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Chris Theodore, Engineer and Minivan, Small Car, and Viper Platform Head

interviewed by Marc Rozman, 2012

Chris Theodore has been the CEO of Saleen and ASC, a vice president at Chrysler, and the director of powertrain engineering at AMC. While working at Chrysler's Advanced Group, he penned a minivan based on K-car components which might have spurred the first 1984 minivans. His work also included the second generation minivan, Neon, PT Cruiser, Prowler, and Viper; and, once he left the company, the Ford GT, 2005 Mustang, F-150, Fusion, Freestyle, and Five Hundred.

We're with Chris Theodore today at the Golling Fiat in Birmingham, Michigan. We're going to start by asking Chris about his history, and how you got to be a car guy.

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Well, I was born and raised in Detroit. You know, started loving cars at the age of four or five. My dad caught me jacking up - I think I was four or five years old at the time - I was jacking up his '51 Plymouth trying to change the tires, so I loved cars just from the beginning of time. I don't know why because my dad wasn't mechanically inclined. I was a Mopar fan. My dad had Plymouths, and then when I was young my mother took me on a tour of the Chrysler Highland Park Engineering facility.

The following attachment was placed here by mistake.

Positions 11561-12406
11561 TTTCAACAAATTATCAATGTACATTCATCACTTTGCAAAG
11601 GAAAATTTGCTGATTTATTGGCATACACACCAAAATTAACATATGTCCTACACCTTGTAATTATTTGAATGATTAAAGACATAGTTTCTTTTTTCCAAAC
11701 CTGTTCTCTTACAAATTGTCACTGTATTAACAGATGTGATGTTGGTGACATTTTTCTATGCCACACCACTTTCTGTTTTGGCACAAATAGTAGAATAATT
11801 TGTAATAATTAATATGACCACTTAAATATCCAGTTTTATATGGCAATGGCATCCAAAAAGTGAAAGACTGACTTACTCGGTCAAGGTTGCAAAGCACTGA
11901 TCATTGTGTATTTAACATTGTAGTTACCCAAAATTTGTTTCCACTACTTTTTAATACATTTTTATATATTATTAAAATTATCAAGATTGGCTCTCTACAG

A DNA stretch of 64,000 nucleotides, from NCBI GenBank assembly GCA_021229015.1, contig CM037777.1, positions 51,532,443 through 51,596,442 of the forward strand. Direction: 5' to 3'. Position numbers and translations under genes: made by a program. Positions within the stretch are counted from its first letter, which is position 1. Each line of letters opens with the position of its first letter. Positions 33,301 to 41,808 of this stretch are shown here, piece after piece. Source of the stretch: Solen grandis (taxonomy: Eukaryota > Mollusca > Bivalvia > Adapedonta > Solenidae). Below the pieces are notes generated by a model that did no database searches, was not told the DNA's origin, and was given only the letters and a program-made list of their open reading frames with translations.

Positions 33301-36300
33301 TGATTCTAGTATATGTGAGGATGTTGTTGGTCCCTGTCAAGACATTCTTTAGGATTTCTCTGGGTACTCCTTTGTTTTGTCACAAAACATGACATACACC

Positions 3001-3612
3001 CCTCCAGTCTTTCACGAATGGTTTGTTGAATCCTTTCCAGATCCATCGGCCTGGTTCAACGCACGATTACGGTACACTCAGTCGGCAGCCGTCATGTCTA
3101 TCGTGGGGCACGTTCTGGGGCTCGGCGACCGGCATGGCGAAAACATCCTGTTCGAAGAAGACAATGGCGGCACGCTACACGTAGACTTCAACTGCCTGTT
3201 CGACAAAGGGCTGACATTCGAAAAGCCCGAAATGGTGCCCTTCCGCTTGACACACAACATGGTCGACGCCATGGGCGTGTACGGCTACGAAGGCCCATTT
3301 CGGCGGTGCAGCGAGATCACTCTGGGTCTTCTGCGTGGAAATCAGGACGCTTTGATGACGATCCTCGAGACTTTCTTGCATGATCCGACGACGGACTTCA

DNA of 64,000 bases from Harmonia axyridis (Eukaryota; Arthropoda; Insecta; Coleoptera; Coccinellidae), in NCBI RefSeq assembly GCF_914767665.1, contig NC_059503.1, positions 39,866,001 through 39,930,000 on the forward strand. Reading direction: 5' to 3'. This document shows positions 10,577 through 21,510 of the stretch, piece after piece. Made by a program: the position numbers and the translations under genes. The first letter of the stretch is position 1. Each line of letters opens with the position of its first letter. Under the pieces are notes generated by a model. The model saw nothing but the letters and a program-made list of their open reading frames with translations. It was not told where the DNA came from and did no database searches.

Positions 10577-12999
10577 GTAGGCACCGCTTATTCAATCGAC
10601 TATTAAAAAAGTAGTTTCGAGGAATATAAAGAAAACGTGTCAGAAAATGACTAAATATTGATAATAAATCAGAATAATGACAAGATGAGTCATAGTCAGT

I was just a young kid. I don't think I was ten yet. And they showed us all the engineering facilities. I was really impressed with their engineering. My dad used to take me to see the new models before they came out - back in those days the new model year started around September. We'd go down to Dodge Main and the other Chrysler plants and peak through the fences and see the new cars before they got to the showroom. So I was nuts about Chrysler products.

Back in the day, the other big thing was the Turbine car. I'd write letters to Chrysler and they would send me back all this engineering information on the Turbine cars. I've still got the booklets somewhere. I even did one of my Science Fair projects on the Chrysler Turbine car.

So I was always in love with Chrysler's engineering excellence, and I really had the bug. I used to re-style the cars in brochures, and make customized scale models. I mean, my first car was a '56 Plymouth that my dad ran into the ground, and I tried to get back running. I learned a lot about body work because that thing was a real rust bucket.

I convinced my mom to buy a '62 Plymouth which was a neat car and got my engineering degree at the University of Michigan specializing in automotive and mechanical engineering. In fact, I was the leader of the University of Michigan Urban Car Project and so we designed and built our own little urban car. It had a rotary engine, space frame, composite body, a drunk tester, and all sorts of high-tech stuff that was way ahead of its time.

Drunk tester?

Yeah, so that was a little a real tease - yeah, I really spoiled me. From then on, my goal was to design complete cars. That was in the early '70s. We finished the car in 1971 or '72.